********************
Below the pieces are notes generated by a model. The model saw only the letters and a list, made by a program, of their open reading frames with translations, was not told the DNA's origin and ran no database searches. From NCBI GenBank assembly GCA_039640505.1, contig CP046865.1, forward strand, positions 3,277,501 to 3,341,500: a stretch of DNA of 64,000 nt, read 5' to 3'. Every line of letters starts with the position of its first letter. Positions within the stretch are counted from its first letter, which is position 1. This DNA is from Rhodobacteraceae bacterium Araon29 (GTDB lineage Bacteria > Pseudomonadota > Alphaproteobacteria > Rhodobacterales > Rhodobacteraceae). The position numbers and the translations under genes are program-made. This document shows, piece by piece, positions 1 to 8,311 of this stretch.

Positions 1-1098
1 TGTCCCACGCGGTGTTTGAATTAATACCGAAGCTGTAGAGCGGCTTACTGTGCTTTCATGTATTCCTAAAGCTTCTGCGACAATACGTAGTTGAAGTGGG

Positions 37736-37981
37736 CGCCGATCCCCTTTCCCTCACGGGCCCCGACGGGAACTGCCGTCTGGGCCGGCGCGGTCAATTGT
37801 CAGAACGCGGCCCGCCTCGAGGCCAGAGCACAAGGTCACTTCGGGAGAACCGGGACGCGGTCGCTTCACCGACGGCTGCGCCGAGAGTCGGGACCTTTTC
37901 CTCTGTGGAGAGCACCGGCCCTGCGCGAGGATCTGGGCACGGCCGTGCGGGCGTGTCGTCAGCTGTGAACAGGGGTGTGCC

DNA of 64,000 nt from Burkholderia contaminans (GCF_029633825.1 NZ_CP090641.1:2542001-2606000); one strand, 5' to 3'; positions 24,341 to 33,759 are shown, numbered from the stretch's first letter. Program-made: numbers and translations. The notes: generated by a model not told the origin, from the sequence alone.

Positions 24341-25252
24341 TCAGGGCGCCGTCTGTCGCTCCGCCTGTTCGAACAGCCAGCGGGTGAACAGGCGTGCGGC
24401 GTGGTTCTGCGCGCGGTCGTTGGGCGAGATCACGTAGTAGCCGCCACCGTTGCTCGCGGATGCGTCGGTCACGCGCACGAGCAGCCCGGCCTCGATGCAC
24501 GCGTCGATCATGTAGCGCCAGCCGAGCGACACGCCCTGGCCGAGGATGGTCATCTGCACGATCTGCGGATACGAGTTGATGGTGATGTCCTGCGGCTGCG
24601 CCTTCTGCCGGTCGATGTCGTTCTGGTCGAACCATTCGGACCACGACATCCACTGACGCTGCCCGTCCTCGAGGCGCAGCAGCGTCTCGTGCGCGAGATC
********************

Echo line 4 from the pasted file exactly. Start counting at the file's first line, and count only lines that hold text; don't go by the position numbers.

Positions 37736-37981